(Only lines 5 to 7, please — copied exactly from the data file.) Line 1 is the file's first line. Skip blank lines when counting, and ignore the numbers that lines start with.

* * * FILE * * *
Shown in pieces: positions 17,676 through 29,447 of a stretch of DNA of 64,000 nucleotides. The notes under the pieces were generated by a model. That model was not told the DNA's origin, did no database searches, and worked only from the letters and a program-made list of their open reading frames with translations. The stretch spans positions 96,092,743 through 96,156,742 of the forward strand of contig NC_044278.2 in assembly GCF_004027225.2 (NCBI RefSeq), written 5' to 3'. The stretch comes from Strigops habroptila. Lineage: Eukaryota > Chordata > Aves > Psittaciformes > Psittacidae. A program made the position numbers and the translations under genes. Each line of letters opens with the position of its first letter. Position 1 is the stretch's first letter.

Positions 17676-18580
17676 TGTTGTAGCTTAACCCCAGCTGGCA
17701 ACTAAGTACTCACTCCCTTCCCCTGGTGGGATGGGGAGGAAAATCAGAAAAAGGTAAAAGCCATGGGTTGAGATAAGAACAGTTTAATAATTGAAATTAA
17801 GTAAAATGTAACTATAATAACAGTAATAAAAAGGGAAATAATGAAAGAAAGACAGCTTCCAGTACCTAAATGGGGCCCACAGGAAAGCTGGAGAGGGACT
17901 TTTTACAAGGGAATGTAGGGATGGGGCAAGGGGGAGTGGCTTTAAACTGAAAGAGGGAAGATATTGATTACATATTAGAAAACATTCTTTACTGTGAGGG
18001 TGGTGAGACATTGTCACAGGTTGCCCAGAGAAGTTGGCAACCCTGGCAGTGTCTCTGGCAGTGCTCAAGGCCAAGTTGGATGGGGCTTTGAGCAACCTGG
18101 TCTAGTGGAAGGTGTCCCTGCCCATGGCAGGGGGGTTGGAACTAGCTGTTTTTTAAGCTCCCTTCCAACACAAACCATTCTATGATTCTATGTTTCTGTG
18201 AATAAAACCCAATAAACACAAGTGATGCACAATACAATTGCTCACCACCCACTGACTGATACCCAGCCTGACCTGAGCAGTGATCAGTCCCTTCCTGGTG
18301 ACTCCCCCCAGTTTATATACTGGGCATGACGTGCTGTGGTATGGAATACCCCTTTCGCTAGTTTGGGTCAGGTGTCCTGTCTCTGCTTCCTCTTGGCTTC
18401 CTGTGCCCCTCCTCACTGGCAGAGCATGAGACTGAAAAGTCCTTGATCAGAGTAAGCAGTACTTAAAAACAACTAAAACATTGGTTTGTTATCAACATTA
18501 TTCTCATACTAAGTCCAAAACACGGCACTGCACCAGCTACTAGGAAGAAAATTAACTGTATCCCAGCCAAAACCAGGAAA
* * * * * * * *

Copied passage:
17801 GTAAAATGTAACTATAATAACAGTAATAAAAAGGGAAATAATGAAAGAAAGACAGCTTCCAGTACCTAAATGGGGCCCACAGGAAAGCTGGAGAGGGACT
17901 TTTTACAAGGGAATGTAGGGATGGGGCAAGGGGGAGTGGCTTTAAACTGAAAGAGGGAAGATATTGATTACATATTAGAAAACATTCTTTACTGTGAGGG
18001 TGGTGAGACATTGTCACAGGTTGCCCAGAGAAGTTGGCAACCCTGGCAGTGTCTCTGGCAGTGCTCAAGGCCAAGTTGGATGGGGCTTTGAGCAACCTGG